dynamics of the human spine
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Chronic back pain is a significant clinical problem, affectingapproximately 30% of all adults at some point during their lives and resulting in an estimated $90 billion in medical expenditures and lost wages in 1998 in the United States. Current treatments, such as muscle stimulation, fusions and total disc replacements (TDR), are mechanically-based and may be good at offering patients immediate pain relief. The problem is that pain relief is often not sustained, as the body adapts to the altered mechanical state caused by such a procedure. Assuming that the human body has evolved such that the healthy spine is an optimal mechanical design, new treatments should focus on preserving or restoring healthy spinal dynamics. The design of such devices, of which TDRs are one type, is a growing field in orthopaedics, but innovation is largely driven by trial-and-error.

To elaborate further, although TDRs are subject to elaborate clinical testing and, in the case of two particular designs, FDA approval, their effect on the overall dynamics of the spine is not fully known. Forinstance, existing designs mimic similar devices for the knee joint, and, in some respects, can be considered as poor replacements for the intervertebral disc. Further, the intervertebral disc is a viscoelastic body whose material properties show distinct temporal variations while TDRs have inert mechanical properties. To date, the field of spinal dynamics has been largely empirical; and although there is an abundance of experimental data from cadaveric testing, there is a lack of a governing theory for the evaluation of existing treatments. A major goal of the proposed research is to provide this theory. In so doing, we believe we can further the development of novel effective treatments for back pain.

The goal of our research is to develop a framework for analyzing the dynamics of the spine. To achieve this goal, we will apply concepts from mechanics which include bifurcation and pseudospectral analyses, continuum mechanics, and multibody system dynamics. A series of nonlinear models will be created from, and validated against, experimental data from in vivo (live subject) and in vitro (cadaver) studies of spinal motion in normal, pathological, and surgically-altered states. The data will be taken from numerous studies in the literature, the extensive database of experimental data at the Orthopaedic Biomechanics Laboratory at UC San Francisco, and ongoing work under the direction of Professors Jeffrey Lotz and Oliver O'Reilly.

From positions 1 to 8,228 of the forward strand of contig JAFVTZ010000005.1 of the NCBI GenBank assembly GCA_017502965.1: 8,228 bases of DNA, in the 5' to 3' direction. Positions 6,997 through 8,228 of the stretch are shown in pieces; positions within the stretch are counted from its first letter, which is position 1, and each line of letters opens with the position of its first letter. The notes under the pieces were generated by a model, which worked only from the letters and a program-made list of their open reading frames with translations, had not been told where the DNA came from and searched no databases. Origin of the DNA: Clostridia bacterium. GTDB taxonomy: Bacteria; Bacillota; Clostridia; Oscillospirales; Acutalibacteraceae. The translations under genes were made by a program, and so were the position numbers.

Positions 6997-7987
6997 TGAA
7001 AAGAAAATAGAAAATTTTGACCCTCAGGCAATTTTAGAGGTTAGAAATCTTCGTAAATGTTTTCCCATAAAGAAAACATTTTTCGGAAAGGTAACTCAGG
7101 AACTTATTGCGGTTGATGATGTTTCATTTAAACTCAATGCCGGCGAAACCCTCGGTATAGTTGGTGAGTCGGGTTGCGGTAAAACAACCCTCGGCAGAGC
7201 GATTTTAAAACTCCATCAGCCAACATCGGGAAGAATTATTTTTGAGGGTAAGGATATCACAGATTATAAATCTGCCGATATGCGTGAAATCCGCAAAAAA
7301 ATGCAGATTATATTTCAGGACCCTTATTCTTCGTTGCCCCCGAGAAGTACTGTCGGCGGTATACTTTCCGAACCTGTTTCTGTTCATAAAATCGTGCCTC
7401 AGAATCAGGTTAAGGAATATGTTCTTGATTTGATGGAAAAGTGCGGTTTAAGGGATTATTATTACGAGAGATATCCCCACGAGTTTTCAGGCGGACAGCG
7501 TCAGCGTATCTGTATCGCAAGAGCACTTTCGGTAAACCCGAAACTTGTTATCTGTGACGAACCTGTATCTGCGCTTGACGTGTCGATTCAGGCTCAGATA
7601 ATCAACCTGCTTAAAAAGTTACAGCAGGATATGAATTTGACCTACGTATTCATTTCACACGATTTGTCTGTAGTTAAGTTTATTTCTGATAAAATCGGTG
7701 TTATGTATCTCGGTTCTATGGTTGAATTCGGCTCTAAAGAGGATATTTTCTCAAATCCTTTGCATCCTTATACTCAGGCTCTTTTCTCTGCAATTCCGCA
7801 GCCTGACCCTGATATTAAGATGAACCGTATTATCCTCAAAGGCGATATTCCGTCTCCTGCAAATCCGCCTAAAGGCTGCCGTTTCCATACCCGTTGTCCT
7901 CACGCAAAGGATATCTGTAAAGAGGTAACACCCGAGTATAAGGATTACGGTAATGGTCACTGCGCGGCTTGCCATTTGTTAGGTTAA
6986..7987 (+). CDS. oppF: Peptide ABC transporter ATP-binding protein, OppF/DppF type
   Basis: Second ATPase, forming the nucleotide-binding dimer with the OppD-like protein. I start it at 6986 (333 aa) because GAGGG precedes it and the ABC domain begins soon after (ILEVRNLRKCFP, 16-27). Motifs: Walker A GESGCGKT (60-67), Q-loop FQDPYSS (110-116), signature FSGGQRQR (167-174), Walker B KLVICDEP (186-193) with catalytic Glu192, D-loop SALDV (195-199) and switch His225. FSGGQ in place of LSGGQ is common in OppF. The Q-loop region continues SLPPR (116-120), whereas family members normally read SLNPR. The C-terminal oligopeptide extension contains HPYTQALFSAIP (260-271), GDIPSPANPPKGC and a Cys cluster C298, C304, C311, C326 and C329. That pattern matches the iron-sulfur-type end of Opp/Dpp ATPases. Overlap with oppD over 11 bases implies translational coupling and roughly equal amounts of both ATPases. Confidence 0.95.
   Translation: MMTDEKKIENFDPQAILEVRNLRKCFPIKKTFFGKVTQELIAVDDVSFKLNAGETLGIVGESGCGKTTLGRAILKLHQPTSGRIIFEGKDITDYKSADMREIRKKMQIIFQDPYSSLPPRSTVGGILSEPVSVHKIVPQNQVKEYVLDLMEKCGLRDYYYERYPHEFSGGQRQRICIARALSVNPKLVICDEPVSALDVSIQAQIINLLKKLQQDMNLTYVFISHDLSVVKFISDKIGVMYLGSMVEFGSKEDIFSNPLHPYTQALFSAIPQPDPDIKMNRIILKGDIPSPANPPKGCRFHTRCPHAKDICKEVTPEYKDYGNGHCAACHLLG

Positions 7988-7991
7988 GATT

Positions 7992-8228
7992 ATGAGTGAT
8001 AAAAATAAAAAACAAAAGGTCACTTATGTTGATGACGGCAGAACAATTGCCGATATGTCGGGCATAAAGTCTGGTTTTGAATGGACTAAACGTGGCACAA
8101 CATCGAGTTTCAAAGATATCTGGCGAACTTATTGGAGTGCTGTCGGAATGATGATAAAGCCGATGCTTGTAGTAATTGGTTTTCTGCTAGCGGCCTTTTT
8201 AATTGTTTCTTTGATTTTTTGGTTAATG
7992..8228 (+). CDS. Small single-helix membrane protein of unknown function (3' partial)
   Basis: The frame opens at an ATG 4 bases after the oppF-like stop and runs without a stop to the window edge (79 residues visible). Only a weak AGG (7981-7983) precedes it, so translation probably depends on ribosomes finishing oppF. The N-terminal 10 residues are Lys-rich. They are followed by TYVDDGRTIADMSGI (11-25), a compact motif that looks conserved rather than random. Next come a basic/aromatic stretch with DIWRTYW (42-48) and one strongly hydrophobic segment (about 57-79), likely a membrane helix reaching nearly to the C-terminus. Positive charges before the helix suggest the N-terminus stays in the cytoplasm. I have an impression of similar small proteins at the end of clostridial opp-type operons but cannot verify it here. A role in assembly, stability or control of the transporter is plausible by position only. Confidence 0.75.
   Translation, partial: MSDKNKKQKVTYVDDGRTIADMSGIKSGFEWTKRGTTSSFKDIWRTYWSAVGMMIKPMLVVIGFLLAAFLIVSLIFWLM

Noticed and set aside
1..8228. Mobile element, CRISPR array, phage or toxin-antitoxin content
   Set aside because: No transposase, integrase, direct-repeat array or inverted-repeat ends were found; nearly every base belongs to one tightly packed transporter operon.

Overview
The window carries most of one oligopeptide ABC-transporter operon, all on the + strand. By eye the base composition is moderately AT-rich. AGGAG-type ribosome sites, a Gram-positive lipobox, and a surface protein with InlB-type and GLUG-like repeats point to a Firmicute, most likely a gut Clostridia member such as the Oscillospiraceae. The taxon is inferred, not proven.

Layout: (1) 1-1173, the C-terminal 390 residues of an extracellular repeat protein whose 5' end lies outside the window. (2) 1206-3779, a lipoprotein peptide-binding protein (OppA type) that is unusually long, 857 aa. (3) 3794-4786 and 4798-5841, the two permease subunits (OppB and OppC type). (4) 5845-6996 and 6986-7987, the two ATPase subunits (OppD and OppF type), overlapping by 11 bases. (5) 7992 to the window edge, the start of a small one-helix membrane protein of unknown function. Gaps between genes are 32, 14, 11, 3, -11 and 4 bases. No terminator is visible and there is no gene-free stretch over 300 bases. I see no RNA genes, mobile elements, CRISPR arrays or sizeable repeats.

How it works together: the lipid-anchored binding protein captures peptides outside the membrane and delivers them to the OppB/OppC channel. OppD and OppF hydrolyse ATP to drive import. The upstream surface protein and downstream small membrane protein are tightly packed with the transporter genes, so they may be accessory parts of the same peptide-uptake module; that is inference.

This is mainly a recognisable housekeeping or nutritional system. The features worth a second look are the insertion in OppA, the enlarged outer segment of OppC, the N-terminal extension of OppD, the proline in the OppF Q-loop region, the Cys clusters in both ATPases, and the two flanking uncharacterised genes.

Of central importance to the research is the resolution of the following questions:
A. How sensitive are the dynamics of the human spine to disc degeneration, fusion and TDRs?
B. How does the degree of accuracy used to experimentally measure the kinematics of the human spine correlate to characterizations of its dynamics?
C. How does the conditioning of muscle groups influence the functioning of the spine?
D. Is it possible to use dynamical systems theory to advance treatment of back pain and establish improved design guidelines for surgical systems such as TDRs?

As part of the proposed work, we will not only develop theoretical concepts that will advance the treatment of back pain; we will also actively engage numerous undergraduate, graduate, and medical students in learning spinal biomechanical concepts as well as foster interdisciplinary collaborations between faculty members in mechanical engineering, bioengineering, and medicine. Materials developed as part of this project will be integrated into graduate and undergraduate courses on rigid body dynamics and orthopaedic biomechanics at UC Berkeley as well as a lecture series for orthopaedic surgery residents and medical students at UC San Francisco. Two Ph.D. students and approximately six undergraduates will execute the proposed research under the direction of an extensive mentoring network in both of the PIs research groups. The individuals in these groups feature postdoctoral scholars and orthopaedic surgeons. There will be intensive collaboration between these students and researchers in the UC San Francisco Orthopaedic Bioengineering Laboratory who conduct complementary experimental studies of human spinal motion. Every effort will be made to attract and recruit students from underrepresented groups, and students will be given ample opportunity to present their research in departmental seminars, national and international conferences, and peer-reviewed publications.

This research is a collaboration between Professors Jeffrey Lotz and Oliver M. O'Reilly, their graduate students and colleagues.   The applications of this work include the advancement of treatment methods for back pain, as well as improved guidelines for spine-related surgical procedures.  The work is partially supported by the National Science Foundation under grant number CMMI 0726675. Any opinions, findings, and conclusions or recommendations expressed in this material are those of the authors and do not necessarily reflect the views of the NSF. logo

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